Dear Nora (Month 1: Long Nights & Baby Cheeks)
Yesterday, you turned a month old. I've been trying to write you a letter since I found out I was being induced 32 days ago, but words failed me. It seems so silly to say that-- words failed me-- cliche, and a little unworthy of just how immense the addition of you to our family has been. It seems too small, that everyday excuse.
Maybe it's the exhaustion, of which there's plenty. Maybe it's the fact that I, as a woman and a person and a force of nature, am in completely new territory being your mother. Not disagreeable territory-- I really like having you around. Just, unfamiliar.
Let me tell you a bit about yourself. You're new here. You feel new here, I think. Your English needs a bit of improving, but we're working on it. You communicate with little
Daddy called you The Meatball the first day you were born and the nickname stuck. Sorry, kiddo. That's what happens when you have as many dimples and rolls as you do. You'll just have to tell your therapist all about it when you're 12 and we're the most embarrassing people you've ever met. I'm sure therapists call a nickname like that "low hanging fruit" and it'll be a nice break from the deeper issues you'll have rooted in you after the fairy tales Grammy tells you (like the one I hope you ignored the other day about being a princess and going to the ball to find a prince to marry for his money, feminism be damned).
What I love most are
I love the way the top of your head smells after a bath. I love the way you'll lay and babble to your mobiles and stuffed
I love that you seem a little hesitant about your father and I. You're still getting to know us, and there are times when I'm changing your diaper (which you don't like) or cleaning up spit-up (which you also don't like) or filing down your raptor-claw baby nails (which you really do not like at all) when you'll look at me like, "Lady... I'm not sure who you think you
That said, I've seen you with Grammy and Grampy so I know that once you've decided to let people in, you're going to be generous of spirit with them. You spend your mornings (a leisurely nap from 8:
And your Grampy. I thought I had cornered the market on being
Your father and I are still figuring it out. We don't have thirty years of parenting experience like Grammy, so we fumbled a little at first. Now we can each change a diaper, wrap a swaddle and get you to burp blindfolded with one hand tied behind our back. What we can't seem to figure out is how to get you to stop screaming at
I don't think you'll ever be able to understand just how special you are to us, being our first. Even if we do ruin everything by adding another sibling on here or there, you'll always be the first baby, the one who turned us into parents. The one who just absolutely smashed our naive little hearts into a billion little pieces, then put them back together in a bigger, more spectacular, unexpected fashion. I won't be able to make you understand what that feels like until you have a baby of your own (75 years from now, because according to your father, you're not dating until you're 30, the same year you'll be permitted to dress as something other than a Lillian Vernon Bumble Bee for Halloween).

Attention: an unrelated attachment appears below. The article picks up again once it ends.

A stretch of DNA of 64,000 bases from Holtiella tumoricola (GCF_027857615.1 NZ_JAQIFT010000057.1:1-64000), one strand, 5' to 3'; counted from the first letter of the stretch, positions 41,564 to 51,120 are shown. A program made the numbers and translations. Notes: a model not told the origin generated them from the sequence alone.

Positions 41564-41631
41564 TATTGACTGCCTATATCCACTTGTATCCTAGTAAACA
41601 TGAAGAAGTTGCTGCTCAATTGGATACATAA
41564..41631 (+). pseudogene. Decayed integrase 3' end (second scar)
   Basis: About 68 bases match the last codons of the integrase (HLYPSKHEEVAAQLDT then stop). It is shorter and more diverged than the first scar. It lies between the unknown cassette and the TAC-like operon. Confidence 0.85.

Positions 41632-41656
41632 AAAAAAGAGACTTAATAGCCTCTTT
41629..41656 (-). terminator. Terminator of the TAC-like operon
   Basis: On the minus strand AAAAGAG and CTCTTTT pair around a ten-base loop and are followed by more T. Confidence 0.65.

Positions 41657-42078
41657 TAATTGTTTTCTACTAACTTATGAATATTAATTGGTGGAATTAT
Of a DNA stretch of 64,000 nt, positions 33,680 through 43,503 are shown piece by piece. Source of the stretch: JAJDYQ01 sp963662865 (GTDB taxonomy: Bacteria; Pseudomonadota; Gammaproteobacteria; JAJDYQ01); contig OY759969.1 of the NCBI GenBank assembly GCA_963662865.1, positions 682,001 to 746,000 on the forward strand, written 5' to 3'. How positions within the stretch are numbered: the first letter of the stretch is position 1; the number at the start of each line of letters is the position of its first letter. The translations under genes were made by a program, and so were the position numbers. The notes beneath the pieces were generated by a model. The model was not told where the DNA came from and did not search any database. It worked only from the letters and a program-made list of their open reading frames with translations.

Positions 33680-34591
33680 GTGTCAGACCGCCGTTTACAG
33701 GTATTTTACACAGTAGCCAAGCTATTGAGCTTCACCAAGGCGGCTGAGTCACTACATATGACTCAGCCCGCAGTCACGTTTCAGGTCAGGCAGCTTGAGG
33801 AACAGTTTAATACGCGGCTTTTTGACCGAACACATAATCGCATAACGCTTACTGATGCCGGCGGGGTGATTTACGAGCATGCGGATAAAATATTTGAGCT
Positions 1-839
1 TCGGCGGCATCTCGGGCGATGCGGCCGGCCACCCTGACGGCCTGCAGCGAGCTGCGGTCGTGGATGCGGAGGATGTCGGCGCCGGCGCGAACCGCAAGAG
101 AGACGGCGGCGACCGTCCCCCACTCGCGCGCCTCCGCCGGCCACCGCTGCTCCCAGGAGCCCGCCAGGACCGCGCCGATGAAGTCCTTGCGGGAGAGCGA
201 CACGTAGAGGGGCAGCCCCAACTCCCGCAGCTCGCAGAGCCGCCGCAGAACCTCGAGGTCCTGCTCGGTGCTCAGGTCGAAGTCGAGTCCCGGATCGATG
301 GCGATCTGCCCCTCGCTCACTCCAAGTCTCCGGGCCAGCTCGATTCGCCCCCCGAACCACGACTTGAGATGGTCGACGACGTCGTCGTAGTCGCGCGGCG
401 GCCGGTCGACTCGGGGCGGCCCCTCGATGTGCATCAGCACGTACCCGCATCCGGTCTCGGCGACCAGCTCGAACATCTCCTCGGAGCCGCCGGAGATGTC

What else, what else? You have to forgive me. You still wake up three to four times a night, which makes for a very sleepy, scatterbrained mother. I don't mind it, really, though. I don't even mind nursing you the way I thought I would. I expected it to hurt (it didn't) and be challenging (it wasn't) and frustrating (only when you try to talk with your mouth full). As an added bonus, I love the small moments that only I get to spend with you, even the ones in the middle of the
Most of all, I love knowing that my body built you from scratch, and now it's my body helping you grow. You and me, kiddo. It's you and me.
Oh. Right. You look a hell of a lot like your father. Many people have commented that you are proof that yes, in fact, he would make a very pretty girl. From your long eyelashes to your adorable cheeks to your big feet, you're your father's daughter through and through. Except your eyes. Like Harry Potter, you really do see to have your mother's eyes. I'm annoyed, I'm not going to lie, that you look like a baby he could have had with any woman (I put a lot of sweat equity into you, kiddo) but your blue eyes are my sanity's saving grace. I heard that all babies look like their fathers in the first year so that the men don't abandon them. Apparently it's a survival thing. Apparently you'll start to look more like me the older you get. It's OK. You have my eyes, and you have my take-no-prisoners attitude when it comes to being fed promptly. I feel like even if we only had those two things in common, it would be enough.
Bogart has adopted you as his
Anyway. Enough rambling. Here are your stats. At one month old you...
- Flailing your arms around like a wild child.
- Having your feet rubbed.
- Head massages.
- Your mobiles.
- Having a tinkle as soon as we have your old diaper off you.
- Looking at everything.
- Shushing noises.
- Warm baths.
- Toots and burps.
- Falling asleep on someone's chest.
- Grabbing fistfulls of Daddy's chest hair.
- Grammy and Grampy.
- Waking up slowly.
- Grabbing Bogart's face hair.
- Accidentally punching yourself in the face.
- Being cold.
- Waiting for food.
- Having your diaper changed.
- When the dogs bark and startle you.
- Getting big, sloppy Bogart kisses. (I suspect you'll learn to love those.)
I couldn't possibly have guessed at who you would be. I couldn't possibly have guessed at how much I'd love you. I can't possibly imagine what the next month holds for us. I do know this: it's already such a marvelous adventure. I'm glad to be having it with you, my little Meatball.
Mama loves you.